Feel the PULSE at HOTA

Pulse, on show at HOTA on 17 December, is described as “a night of world music”, but that barely begins to encapsulate the experience. The rhythm-based line-up is packed with performances featuring percussionists from all around the world.

Words by Nikki Archer

We had a chat with Atman Okyay, the creator of the Pulse Project and producer of the show.

Atman is a self-taught musician who, in his earlier days, was financially constrained and lacked access to formal training and percussion instruments. This did not stop Atman pursuing his interest in music. He just started to use his own limbs to practice beats.

Atman’s educational background is in engineering. The convergence of mathematics and music comes to question. Are they complementary? Has an engineering background been helpful in Atman’s musical voyage?

“Rhythm is very mathematical,” he says.

“The mathematical part of the brain helps for drumming. Rhythm is more mathematical than melody, which is maybe why I play drums and percussion. It feels very connected.”

Atman moved towards the Turkish percussion instrument, ‘Darbuka’, and found heavy influence from Indian music, even eventually ditching the western metronome for its Indian counterpart, the ‘Lehra’.

In addition he grew a keen interest in other instruments such as drums, bass, didgeridoo and jaw harp. He saw a spiritual connection to music and found intent to use it for healing and sharing in ways the spoken word cannot. He claims that, “music unveils secrets.”

The inspiration for Pulse sparked in 2017, when Atman met his percussion master in Egypt. He joined him and other percussionlovers from various nationalities on a camping and musical journey in the desert. After Egypt, Atman continued on to other countries to play and travel along with various diasporic percussionists and musicians, finding authentic connectivity with various cultures through sound.

“In that time it was such a beautiful experience to come together with people from different nationalities, just for the sake of percussion…I wanted to establish such a community.

“People are so mindful and also they are really authentically interested in learning music, rhythm, drumming, percussion…and they are connected.”

Traveling over 30 countries and having lived in eight, Atman has now parked his “Gypsy Soul” in Australia. Atman feels many musicians are focused on one particular style of percussion and so was inspired to take an all-inclusive approach to his percussion workshops. He wanted to bring them all under one umbrella. The project’s slogan states:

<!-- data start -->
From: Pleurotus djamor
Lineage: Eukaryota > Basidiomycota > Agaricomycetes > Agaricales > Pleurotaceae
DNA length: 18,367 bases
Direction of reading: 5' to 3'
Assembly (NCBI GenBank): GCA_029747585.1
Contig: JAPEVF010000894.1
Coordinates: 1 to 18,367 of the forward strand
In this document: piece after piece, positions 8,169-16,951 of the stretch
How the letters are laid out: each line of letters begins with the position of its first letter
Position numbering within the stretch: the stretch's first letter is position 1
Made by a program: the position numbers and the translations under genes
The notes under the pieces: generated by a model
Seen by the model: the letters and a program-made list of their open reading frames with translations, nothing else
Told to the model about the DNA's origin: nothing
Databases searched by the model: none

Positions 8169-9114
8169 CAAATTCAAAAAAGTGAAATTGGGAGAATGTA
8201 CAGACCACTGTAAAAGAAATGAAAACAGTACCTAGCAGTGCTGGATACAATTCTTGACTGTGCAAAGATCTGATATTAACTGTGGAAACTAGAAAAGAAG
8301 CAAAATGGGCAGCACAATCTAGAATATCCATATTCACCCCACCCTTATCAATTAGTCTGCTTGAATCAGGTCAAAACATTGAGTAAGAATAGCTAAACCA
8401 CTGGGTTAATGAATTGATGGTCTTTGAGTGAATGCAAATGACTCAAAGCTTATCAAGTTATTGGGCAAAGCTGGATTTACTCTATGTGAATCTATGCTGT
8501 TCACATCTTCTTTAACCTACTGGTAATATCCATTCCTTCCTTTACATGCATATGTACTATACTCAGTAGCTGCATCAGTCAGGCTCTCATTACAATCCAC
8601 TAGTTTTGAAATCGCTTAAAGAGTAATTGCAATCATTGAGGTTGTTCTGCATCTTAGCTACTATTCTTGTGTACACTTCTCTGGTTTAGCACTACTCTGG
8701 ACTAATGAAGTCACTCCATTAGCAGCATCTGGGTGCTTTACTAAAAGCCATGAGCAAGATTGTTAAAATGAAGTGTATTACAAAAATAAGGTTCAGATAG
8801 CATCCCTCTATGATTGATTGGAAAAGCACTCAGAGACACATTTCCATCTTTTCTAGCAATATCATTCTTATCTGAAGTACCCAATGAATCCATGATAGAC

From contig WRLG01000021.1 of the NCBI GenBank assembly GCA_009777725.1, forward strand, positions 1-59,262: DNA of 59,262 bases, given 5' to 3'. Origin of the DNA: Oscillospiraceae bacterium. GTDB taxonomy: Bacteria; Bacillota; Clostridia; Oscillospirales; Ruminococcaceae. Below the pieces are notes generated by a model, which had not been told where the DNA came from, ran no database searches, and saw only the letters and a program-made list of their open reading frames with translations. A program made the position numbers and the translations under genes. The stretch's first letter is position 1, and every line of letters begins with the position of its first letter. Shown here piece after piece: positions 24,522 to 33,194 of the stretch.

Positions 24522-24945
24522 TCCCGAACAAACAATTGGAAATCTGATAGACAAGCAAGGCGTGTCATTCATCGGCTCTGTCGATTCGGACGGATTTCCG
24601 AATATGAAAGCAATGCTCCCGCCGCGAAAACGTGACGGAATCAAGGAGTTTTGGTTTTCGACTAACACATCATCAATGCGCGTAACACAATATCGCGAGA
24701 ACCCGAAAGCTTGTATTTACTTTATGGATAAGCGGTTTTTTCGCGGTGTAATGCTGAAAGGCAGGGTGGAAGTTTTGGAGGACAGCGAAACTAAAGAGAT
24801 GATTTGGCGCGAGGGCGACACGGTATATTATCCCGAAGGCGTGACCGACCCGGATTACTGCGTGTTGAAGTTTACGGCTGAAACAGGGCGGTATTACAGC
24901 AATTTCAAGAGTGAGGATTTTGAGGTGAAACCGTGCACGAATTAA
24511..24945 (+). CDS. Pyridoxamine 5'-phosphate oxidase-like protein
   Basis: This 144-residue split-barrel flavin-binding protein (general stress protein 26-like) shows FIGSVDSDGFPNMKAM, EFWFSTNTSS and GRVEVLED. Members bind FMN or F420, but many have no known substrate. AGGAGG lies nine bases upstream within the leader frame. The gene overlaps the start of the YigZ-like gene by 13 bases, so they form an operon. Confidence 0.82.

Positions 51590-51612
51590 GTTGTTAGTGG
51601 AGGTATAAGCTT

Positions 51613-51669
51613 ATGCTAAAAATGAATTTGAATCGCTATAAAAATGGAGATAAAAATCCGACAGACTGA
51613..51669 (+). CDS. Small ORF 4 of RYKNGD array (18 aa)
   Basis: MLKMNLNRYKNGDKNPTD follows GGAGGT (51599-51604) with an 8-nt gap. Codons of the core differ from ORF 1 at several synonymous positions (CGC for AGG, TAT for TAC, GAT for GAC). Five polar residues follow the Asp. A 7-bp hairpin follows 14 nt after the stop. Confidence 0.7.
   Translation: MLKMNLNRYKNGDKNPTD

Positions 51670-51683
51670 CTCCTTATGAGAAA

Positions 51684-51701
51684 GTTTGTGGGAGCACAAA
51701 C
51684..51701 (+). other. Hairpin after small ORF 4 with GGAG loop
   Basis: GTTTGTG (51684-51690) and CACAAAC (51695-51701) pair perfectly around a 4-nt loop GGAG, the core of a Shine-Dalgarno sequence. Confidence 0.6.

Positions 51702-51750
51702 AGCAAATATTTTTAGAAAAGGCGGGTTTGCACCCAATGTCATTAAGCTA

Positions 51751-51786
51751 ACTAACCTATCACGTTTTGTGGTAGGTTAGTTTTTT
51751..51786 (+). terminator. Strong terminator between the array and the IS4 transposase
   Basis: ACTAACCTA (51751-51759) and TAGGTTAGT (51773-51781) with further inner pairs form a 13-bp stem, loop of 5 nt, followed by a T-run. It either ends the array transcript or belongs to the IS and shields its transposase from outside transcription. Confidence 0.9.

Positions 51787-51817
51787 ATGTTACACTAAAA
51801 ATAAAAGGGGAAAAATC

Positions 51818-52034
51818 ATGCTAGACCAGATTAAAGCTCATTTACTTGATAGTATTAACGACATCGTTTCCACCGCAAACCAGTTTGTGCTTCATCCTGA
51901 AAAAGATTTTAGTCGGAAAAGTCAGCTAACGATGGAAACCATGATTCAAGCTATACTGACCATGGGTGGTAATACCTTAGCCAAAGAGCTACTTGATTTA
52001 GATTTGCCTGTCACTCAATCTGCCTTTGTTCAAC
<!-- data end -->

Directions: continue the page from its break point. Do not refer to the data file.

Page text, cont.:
“Pulse is a multicultural percussion project which embraces all rhythm lovers from different backgrounds.”

The Pulse Project embraces participants with a diversity of skill levels and backgrounds. Many are beginner level and Pulse has given opportunity to learn and perform alongside professionals of various genres. The Pulse workshops are designed to learn the foundations of rhythm from different parts of the world including the Middle East, Africa, India, Turkey, the Balkans and Latin America.

The culminating show on 17 December is a reflective snapshot of the last year and the year ahead for the Pulse project. We can expect to see an exciting blend and holistic approach to world music. Workshop students will be joining professional musicians, known as the Pulse Collective. An acknowledgment to country with didgeridoo will be followed by a Japanese Taiko drumming set, Indian percussionist, Turkish and Balkan musicians with a belly dancer, African drums and Latino music including Samba.

Atman is grateful for HOTA’s support, finding it a happy surprise in the current climate of the Gold Coast’s mainstream music scene of pop and rock. He sees the event as bringing in a new era of performing arts, stating lack of diversity is something to overcome.

True to its world music genre, Pulse is about connectivity through rhythm, much the same as seeing a local band at the pub or going to a nightclub on the Gold Coast. This event is sure to bring a new energy to the area with global beats.